J. L. BELL is a Massachusetts writer who specializes in (among other things) the start of the American Revolution in and around Boston. He is particularly interested in the experiences of children in 1765-75. He has published scholarly papers and popular articles for both children and adults. He was consultant for an episode of History Detectives, and contributed to a display at Minute Man National Historic Park.

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Friday, April 12, 2013

New Book Profiles the Embattled Farmers of Lincoln

Lincoln is right between Lexington and Concord, and Lincoln militiamen were in the middle of the Battle of Lexington and Concord. But does the town get named in the battle? No! (Well, the battle’s name is plenty long already, and if we let Lincoln in, then Menotomy will want to be represented, too.)

The Lincoln Historical Society has just published Embattled Farmers, a comprehensive study of Lincoln’s Revolutionary War soldiers researched and written by local historian and reenactor Richard C. Wiggin.

Yesterday’s Boston Globe reported on Rick’s work:

In his research, Wiggin uncovered 55 new war heroes. He also outed some long-heralded “soldiers,” such as Levi Brooks, who was 12 when the war broke out, and never set foot on Battle Road the fighting on April 19, 1775.

“There is a myth of the Minutemen and then there is the reality of the Minutemen,” said Wiggin. “The reality is sometimes more interesting.”

Tracing stories like that of Jonathan Gage, a Lincoln soldier held prisoner on a British ship, drew him in, Wiggin said.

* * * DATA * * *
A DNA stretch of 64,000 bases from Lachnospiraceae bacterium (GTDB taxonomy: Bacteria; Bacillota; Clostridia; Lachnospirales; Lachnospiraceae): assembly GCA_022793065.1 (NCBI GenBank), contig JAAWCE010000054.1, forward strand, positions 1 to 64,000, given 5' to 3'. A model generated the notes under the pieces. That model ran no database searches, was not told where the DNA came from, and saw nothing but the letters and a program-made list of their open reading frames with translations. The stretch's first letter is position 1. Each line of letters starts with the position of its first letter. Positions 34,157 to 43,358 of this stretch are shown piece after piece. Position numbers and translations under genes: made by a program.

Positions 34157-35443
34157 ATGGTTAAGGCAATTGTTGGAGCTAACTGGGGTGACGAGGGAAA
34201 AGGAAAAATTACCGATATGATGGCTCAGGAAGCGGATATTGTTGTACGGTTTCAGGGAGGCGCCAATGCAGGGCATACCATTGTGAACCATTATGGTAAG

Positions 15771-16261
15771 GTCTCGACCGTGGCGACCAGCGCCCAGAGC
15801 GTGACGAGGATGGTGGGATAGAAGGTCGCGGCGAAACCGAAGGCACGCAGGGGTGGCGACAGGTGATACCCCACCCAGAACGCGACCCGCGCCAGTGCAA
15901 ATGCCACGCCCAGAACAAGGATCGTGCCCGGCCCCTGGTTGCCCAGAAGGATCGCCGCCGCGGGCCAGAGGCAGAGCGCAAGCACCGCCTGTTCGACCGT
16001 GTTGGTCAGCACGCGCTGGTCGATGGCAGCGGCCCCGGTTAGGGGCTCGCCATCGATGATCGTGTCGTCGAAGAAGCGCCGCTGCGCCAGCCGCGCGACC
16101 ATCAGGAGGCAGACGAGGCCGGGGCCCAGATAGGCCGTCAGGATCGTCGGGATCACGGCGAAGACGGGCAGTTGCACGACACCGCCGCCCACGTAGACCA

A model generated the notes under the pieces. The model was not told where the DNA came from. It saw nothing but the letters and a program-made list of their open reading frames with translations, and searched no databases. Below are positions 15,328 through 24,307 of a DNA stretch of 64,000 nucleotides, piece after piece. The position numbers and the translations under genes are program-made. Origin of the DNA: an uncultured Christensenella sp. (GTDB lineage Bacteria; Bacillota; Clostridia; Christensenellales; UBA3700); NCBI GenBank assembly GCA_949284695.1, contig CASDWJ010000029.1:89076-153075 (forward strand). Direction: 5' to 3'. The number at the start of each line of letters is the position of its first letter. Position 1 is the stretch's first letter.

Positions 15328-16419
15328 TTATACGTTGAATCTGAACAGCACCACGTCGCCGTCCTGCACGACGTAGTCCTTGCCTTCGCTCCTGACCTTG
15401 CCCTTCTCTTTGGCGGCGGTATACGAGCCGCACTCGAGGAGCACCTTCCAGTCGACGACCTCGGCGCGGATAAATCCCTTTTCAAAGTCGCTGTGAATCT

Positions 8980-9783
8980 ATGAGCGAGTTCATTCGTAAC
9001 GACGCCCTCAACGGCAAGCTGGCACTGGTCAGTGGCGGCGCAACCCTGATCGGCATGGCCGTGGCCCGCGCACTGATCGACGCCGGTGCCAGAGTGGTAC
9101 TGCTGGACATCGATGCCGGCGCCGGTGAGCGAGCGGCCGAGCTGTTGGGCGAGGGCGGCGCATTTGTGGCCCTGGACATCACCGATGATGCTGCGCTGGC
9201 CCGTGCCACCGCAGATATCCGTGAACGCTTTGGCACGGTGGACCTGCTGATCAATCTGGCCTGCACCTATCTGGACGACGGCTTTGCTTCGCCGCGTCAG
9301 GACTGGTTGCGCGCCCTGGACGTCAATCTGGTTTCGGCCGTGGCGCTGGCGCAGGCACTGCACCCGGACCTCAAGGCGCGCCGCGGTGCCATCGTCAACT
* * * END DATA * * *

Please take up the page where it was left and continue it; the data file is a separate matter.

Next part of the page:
In his pension records, Gage describes his role in a skirmish, known as Young’s House, in 1780 outside New York City, and states he was never paid for service. Wounded by a sword to the head and a “bayonet to my body,” he nearly died. Such nuggets kept the project rolling.

“It brings it out. Now Jonathan Gage is a real person,” said Wiggin, a retired life sciences executive with a fascination for the Revolutionary War.
The official launch date of Embattled Farmers: Campaigns and Profiles of Revolutionary Soldiers from Lincoln, Massachusetts, 1775-1783 is, appropriately, on Patriot’s Day. That’s Monday, 15 April, with a reception at the Lincoln Public Library starting at 5:00 P.M.

Rick tells me that all Boston 1775 readers are welcome to that event, and I suspect we’d be especially welcome if we want a copy of the book (592 pages, $30 paperback, $45 hardcover). Embattled Farmers is on sale in Lincoln and neighboring towns, including Lexington and Concord, but I don’t have a link for ordering it over the web.

4 comments:

Robert S. Paul said...

Lexington and Concord had better P.R. is all.

Anonymous said...

I very much admire people who take upon themselves the job of ferreting out facts and personalities of long ago, and making them come to life. Congratulations to Mr. Wiggin and you. Also, I'm wondering where the cool cover art came from. -- Thanks, Joe Bauman, Salt Lake City

J. L. Bell said...

The cover of Embattled Farmers shows part of the big mural in the Lexington visitor center of Minute Man National Historical Park. (The parking lot for that building is in Lincoln.)

Teresa Rust said...

As an avid family historian with ancestors living through some of these events I find this information to be really fascinating. I think it is great that historians are revisiting historical events and searching for the truth, because I do believe that the true stories are the best!